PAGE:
- Market share for some products advertised in Super Bowl commercials spiked on Amazon during and after the game, according to a Profitero report shared with Marketing Dive. Coke Energy and its zero sugar version saw surges of 111% and 197%, respectively.
- Reese's Take 5 lifted 131% and Sodastream's bundle pack was up 118%. Sodastream ran a promotional discount on Amazon during the game to entice first-time buyers to try the system.
- Pop-Tarts, Pringles and Secret deodorant each saw orders increase immediately after their ads aired, a separate study from delivery retailer goPuff found. The new report revealed that Pop-Tarts orders were up 47%, Pringles lifted 23% and Secret's orders jumped 300% after the respective spots aired. Mtn Dew, Planters and Cheetos also saw orders rise slightly, while Doritos, Pepsi and beer orders at-large declined as the day went on.
Many of the game's biggest winners were brands that relied on traditional Super Bowl plays, through bringing popular celebrities to the screen, telling humorous stories or tugging on the heartstrings with game-changing support for female athletes. Some brands — largely those within the snacks and beverage category that's especially popular during game day — were able to translate their pricey media buys into hard sales. This demonstrates how brands produced ads that spurred customers to head online to buy products and had optimized their Amazon strategy for during and after the Super Bowl.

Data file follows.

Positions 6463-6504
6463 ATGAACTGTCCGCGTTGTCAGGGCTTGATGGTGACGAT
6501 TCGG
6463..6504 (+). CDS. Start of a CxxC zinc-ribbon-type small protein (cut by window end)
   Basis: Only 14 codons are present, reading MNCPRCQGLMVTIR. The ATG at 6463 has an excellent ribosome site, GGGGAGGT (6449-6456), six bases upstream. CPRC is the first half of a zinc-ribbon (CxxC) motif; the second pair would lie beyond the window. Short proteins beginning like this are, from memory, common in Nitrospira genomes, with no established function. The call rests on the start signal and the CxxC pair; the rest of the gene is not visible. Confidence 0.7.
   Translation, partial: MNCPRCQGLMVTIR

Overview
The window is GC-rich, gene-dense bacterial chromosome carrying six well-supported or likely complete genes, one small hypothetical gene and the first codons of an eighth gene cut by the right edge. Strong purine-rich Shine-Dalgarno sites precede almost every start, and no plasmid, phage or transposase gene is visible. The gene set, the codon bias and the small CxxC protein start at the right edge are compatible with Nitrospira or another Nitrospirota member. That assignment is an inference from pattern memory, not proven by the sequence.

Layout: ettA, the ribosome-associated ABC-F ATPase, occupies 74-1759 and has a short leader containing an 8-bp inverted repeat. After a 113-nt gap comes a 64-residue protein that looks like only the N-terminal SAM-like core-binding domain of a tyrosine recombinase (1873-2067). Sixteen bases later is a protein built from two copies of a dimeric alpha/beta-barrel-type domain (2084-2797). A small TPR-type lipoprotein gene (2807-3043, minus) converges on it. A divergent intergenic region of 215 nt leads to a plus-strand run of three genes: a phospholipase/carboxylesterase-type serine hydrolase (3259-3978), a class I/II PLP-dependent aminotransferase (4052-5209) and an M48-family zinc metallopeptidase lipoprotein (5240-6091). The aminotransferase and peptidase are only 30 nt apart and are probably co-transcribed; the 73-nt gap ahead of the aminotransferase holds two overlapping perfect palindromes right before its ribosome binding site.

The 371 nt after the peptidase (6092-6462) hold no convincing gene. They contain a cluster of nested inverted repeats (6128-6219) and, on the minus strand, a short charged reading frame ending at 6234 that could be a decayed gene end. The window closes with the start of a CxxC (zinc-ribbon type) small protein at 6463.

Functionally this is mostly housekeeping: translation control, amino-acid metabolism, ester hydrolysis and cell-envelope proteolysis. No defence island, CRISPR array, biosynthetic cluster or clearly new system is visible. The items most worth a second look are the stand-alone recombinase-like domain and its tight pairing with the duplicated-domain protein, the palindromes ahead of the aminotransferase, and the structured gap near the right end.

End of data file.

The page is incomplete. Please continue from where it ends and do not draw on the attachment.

Coca-Cola tapped director Martin Scorsese and actor Jonah Hill for its 60-second "Show Up" spot to promote a new line of Coke energy drinks. The beverage company worked with Amazon for an experiential push aiming to encourage people to show up at work on Monday after game day parties. An Alexa tie-in allows users to order the new Coke Energy beverages via voice. The Profitero data suggests that viewers were wooed by the ad and were willing to try a new product from the trusted beverage giant after viewing its game day spot.
While Doritos, Pepsi and beer companies saw sales decline after their ads aired, it doesn't necessarily mean their commercials were not impactful in carving out greater market share. Viewing party hosts may have purchased sufficient snacks and drinks for the game's entirety and not needed to immediately replenish via Amazon or goPuff, which delivers items on demand. However, most Super Bowl advertisers are extending their pricey media buys through longer ad cuts on YouTube, social campaigns or other marketing elements in the days and weeks following the big game, suggesting that brands can still capitalize on their in-game commercials and translate those into sales.